Embedded in the operations of the conservation team is the observation of the impact climate change has on the Port Arthur Historic site.  In particular,  implementing operational steps that ensure the ongoing protection of the irreplaceable World Heritage landscape. Recently, the sandbagging of Radcliff Creek was undertaken to prevent erosion from rising sea levels and increasingly frequent storm surge events.

Waste management

The team proactively seek sustainability commitment from external suppliers; all single use plastic is banned and has been replaced with biodegradable cutlery, napkins and takeaway containers. Waste bins encourage visitors to separate rubbish into recyclable and non-recyclable waste.

There is an active recycling program in food and beverage services. Used cooking oil is used for biofuel, the coffee grounds from 117,000 cups per annum are used as mulch on gardens, while on average 70 beverage and 140 wine bottles per week are broken down in the glass crusher machine,  the output of which is used in garden mulch, pathways or road base. In the Visitor Centre water coolers  have reduced the use of plastic water bottles.

Office management also includes environmentally focussed practices including paper and receipts, recycling of print cartridges recycled through Planet Ark while batteries are collected and recycled at Battery World in Hobart who donate proceeds to charity.

Managing water consumption

The site has a fully self-managed EPA-compliant wastewater treatment plant and its own managed water supply. Low flush toilets and restricted flow taps save 400,000 litres of water annually and 90 kl rainwater is reticulated for use in flushing toilets, irrigation and vehicle washing. The Visitor centre has an e-water unit used for sanitising food and cleaning, reducing overall chemical usage by 85%. In the gardens, mulch from composted leaves are reused to improve soil quality and water holding capacity and an air-spade is used to de-compact soil around heritage trees , increasing absorption of water. An e-water unit in the Visitor centre is used for sanitising food and cleaning,  reducing overall chemical usage by 85%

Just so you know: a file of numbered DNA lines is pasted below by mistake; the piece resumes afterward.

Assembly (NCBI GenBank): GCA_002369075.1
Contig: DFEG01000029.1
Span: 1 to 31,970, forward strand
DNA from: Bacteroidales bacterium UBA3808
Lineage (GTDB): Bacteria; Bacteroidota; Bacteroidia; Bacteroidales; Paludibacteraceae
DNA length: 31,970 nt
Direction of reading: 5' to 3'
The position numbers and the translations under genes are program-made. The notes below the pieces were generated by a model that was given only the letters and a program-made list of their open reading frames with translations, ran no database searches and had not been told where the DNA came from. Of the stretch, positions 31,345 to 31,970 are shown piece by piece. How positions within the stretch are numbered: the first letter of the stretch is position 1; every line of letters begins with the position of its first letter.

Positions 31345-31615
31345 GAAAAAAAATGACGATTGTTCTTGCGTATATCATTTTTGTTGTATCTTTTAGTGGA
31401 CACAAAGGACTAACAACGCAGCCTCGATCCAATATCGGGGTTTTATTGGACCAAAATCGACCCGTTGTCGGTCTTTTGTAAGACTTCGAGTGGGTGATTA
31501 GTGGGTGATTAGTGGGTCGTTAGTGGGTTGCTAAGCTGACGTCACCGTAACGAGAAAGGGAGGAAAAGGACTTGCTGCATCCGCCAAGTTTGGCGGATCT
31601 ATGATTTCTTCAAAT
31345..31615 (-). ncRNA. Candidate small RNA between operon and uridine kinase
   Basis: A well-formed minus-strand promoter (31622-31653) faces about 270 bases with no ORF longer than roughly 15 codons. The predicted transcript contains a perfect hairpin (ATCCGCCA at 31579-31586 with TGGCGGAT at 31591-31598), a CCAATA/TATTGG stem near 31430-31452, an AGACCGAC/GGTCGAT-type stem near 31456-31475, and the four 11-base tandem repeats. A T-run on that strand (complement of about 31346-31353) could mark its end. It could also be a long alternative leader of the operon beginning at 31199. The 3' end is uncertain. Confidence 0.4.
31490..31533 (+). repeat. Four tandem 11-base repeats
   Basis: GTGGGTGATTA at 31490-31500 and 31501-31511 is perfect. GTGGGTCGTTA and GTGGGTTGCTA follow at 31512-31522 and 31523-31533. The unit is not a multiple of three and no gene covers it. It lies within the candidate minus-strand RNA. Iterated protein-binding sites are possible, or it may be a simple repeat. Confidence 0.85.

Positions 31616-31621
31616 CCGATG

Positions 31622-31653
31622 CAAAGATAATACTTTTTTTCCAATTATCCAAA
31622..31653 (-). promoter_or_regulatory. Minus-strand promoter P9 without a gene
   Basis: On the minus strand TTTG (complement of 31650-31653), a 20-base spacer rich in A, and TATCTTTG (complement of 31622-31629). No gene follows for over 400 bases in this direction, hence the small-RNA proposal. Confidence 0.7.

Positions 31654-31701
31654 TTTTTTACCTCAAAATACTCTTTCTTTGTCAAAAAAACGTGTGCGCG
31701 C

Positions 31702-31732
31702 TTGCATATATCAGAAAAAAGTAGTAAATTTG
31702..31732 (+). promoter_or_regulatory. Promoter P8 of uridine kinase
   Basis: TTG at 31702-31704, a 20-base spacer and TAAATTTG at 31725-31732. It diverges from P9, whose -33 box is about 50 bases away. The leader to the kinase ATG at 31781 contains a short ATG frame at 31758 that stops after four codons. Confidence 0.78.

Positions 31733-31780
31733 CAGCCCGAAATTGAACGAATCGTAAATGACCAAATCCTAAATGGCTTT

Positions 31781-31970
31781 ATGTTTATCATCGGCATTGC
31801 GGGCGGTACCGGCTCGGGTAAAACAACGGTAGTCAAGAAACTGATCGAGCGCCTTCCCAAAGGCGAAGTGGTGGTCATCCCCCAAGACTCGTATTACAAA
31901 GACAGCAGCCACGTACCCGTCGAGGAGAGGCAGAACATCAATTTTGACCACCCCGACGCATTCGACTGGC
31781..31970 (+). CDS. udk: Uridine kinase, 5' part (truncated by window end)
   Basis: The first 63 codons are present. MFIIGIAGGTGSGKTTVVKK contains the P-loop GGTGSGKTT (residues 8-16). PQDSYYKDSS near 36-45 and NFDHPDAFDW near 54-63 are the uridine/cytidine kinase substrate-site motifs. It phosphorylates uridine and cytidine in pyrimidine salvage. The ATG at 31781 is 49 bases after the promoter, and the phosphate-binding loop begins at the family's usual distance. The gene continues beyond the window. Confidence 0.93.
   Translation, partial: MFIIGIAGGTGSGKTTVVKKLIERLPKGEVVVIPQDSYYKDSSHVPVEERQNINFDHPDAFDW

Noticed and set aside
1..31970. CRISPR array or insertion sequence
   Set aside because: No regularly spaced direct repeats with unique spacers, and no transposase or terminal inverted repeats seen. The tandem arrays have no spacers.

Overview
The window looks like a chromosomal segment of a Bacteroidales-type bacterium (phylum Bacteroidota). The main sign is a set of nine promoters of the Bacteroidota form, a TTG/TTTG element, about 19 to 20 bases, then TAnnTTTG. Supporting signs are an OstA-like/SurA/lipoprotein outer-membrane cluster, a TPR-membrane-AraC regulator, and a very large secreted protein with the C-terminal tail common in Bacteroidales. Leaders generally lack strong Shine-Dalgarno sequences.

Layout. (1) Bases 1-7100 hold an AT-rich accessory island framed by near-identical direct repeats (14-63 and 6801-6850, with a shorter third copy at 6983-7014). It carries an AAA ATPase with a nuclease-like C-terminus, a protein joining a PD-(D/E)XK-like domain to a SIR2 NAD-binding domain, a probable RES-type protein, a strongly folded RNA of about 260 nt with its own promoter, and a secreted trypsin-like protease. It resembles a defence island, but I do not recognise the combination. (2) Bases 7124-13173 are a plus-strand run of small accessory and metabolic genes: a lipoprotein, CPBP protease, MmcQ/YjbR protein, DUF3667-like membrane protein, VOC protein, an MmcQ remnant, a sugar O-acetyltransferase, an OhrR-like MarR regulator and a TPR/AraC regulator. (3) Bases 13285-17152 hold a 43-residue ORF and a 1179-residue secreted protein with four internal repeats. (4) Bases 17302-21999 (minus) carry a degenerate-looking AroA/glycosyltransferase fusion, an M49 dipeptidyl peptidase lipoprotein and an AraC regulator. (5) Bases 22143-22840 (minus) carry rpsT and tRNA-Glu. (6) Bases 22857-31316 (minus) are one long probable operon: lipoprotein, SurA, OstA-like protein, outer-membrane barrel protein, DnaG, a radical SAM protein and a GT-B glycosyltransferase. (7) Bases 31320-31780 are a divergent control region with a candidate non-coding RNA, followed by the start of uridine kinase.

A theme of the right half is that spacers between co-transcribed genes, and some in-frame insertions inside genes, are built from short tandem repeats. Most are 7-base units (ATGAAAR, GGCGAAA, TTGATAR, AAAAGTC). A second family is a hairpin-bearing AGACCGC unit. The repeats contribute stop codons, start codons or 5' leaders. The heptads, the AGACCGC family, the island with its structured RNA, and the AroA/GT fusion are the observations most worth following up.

Energy efficiencies

A process of continuous improvement is in place to reduce energy use on the site. Improvements to the Visitor Centre, including the change to LED lighting has reduced energy usage by 14% and gas usage by 65%. Changes to vehicles on site include the introduction of an electric courtesy vehicle delivery van and cleaning vehicles, an initiative that has reduced fuel use by 20%. An all-terrain quad utility vehicle has replaced the utility vehicle, further reducing fuel consumption. A Monika fridge system monitors and raises alerts if not running optimally and power tools have been replaced with rechargeable battery tools for site maintenance. Policy is in place to ensure all staff flights are carbon offset.


The Port Arthur Historic Site is located on turakanna/the Tasman Peninsula, a 90-minute drive from nipaluna/Hobart. Visitors have the option to travel to Port Arthur via public transport or private car.


The immersive tours you experience at the Port Arthur Historic Site explore the buildings, ruins and gardens and uncover the history of the site. The Wheel of Fate tour can include engaging with a conservation specialist. Explore the site on Commandant’s Carriage Tour or the Escape from Port Arthur Tour.